Attacks rise south of Baghdad, fall nationwide, US says
CAMP STRIKER, Iraq - Attacks on Iraqi security forces have increased in an area south of Baghdad where the Iraqis are in control, even as violence nationwide has fallen to levels of the first months of the war, US officers said yesterday.
The spike in attacks has not risen so much that it would affect US plans to turn over more security responsibility to the Iraqis, General Carter Ham, the commander of US Army Europe, was told during a visit with Europe-based units.
During a briefing for the general, Major Pat Kaune, intelligence chief of the First Armored Division's Second Brigade Combat Team, said attacks on US forces in his sector had fallen by about half since the unit arrived from Germany a year ago.
In the last month, however, attacks on Iraqi army and police leaders had increased, he said.
Kaune gave no figures but added that "we don't see any trends that are cause for concern that the ISF [Iraqi security forces] can't handle."
His brigade's area includes south Baghdad and a belt of communities around the southern rim of the capital, where insurgents used to rig car bombs for attacks in the city.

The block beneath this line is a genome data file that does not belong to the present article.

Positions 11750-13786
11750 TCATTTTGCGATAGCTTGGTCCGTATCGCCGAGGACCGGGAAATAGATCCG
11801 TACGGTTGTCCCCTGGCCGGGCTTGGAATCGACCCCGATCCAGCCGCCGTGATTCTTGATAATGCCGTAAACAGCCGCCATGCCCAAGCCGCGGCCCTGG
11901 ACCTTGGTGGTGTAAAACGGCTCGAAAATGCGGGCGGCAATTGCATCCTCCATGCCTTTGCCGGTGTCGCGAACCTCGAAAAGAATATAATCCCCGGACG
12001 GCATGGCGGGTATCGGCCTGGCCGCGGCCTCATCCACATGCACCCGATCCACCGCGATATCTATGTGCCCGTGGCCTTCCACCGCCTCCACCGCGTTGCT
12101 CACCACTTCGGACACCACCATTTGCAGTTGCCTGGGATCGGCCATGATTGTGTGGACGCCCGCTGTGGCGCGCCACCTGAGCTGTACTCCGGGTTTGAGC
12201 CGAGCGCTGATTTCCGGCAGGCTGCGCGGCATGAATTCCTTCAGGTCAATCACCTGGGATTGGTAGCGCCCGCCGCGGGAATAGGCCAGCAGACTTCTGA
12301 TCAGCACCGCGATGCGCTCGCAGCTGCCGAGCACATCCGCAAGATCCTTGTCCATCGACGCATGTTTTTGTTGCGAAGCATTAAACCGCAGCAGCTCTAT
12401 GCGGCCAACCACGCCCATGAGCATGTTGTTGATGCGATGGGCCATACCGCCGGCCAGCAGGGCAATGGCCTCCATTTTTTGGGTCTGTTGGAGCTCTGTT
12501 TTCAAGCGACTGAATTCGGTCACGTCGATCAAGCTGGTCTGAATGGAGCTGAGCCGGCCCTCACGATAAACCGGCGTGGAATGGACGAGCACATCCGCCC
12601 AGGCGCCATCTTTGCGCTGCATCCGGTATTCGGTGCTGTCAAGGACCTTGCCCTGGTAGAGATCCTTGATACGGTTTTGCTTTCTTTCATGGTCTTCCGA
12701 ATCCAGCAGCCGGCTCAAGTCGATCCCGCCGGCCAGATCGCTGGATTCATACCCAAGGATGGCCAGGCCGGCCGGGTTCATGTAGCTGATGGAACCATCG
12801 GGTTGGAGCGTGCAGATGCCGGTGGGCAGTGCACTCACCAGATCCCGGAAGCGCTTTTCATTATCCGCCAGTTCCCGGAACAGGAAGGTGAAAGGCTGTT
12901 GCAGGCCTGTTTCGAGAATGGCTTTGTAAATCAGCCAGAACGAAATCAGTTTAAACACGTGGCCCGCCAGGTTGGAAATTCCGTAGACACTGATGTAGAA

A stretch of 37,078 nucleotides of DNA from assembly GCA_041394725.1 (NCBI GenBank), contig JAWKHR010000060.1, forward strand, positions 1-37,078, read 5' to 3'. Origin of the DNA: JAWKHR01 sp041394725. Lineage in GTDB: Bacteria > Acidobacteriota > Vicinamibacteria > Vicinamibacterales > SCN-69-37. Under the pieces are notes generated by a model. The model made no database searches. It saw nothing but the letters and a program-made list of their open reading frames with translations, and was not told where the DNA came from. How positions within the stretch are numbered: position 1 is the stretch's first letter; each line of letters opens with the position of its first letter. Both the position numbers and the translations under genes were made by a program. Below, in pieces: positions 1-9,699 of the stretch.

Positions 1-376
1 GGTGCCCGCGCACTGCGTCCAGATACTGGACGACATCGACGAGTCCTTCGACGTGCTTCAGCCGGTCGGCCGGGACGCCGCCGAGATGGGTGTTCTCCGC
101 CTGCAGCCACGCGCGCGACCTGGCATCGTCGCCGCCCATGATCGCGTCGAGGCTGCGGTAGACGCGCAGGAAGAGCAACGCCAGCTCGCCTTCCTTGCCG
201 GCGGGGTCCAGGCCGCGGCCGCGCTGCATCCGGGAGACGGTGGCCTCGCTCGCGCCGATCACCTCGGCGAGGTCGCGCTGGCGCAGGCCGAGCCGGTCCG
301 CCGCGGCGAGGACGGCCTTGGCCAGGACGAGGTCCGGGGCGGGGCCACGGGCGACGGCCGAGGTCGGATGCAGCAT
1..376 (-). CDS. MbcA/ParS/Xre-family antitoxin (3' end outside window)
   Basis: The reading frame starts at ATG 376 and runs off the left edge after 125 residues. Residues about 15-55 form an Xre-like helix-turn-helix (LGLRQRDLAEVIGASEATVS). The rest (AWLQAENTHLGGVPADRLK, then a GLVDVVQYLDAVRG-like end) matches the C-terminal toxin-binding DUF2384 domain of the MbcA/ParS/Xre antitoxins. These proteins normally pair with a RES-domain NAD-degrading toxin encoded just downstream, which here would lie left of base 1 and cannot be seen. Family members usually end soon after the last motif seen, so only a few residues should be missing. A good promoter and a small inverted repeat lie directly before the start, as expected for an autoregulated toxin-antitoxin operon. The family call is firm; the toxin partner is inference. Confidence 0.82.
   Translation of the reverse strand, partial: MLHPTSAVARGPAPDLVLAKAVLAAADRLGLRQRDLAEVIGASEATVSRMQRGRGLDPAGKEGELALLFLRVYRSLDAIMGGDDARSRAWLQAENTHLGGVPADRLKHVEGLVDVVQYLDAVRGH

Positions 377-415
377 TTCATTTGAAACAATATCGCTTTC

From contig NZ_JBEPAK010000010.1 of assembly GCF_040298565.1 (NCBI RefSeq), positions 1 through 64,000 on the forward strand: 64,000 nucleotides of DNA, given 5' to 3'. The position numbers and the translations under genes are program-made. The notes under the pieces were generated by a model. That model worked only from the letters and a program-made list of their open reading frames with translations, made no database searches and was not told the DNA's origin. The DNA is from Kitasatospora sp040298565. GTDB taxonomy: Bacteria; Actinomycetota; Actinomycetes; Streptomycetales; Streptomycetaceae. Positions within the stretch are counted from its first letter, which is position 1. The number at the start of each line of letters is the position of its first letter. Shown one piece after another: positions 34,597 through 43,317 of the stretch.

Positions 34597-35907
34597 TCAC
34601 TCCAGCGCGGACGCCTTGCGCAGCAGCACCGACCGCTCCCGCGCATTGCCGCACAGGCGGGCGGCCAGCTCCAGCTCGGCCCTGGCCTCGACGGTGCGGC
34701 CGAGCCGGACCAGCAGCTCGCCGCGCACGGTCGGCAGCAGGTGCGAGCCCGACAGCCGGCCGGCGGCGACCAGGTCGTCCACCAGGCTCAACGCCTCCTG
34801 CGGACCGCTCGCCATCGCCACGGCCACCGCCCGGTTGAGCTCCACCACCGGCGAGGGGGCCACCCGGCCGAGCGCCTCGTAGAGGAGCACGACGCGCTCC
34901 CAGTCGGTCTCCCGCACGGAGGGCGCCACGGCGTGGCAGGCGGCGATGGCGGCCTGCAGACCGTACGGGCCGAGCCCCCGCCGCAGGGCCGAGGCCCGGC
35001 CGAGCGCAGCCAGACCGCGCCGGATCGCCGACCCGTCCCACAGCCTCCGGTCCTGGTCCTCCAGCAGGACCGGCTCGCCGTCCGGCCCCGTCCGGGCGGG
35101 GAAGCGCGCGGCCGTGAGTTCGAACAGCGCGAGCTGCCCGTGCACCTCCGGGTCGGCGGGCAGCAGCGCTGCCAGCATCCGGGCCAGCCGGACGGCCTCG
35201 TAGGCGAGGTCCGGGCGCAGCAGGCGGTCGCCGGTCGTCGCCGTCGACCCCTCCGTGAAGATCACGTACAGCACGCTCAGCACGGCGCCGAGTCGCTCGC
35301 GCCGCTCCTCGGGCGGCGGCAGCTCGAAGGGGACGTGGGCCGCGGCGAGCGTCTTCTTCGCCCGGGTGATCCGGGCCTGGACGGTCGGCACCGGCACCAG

The area was targeted by US soldiers during the 2007 troop surge, which largely succeeded in shutting down car bomb factories there.
But the increase in attacks there underscores the resilience of both Sunni and Shi'ite militants and will test the ability of Iraq's security forces to maintain order as the United States draws down its military presence this year.
Despite the local spike, US military spokesman Major General David Perkins said attacks nationwide had fallen to levels of the early months of the war, which began with the US-led invasion in March 2003.
"At the height of the violence, we were averaging 1,250 attacks a week," Perkins told reporters yesterday. "Now, many times, we have less than 100 a week."
Perkins said that in January and February of 2007, 148 US troops were killed in action in Iraq.
In the first two months of this year, 19 troops died as a result of hostile fire.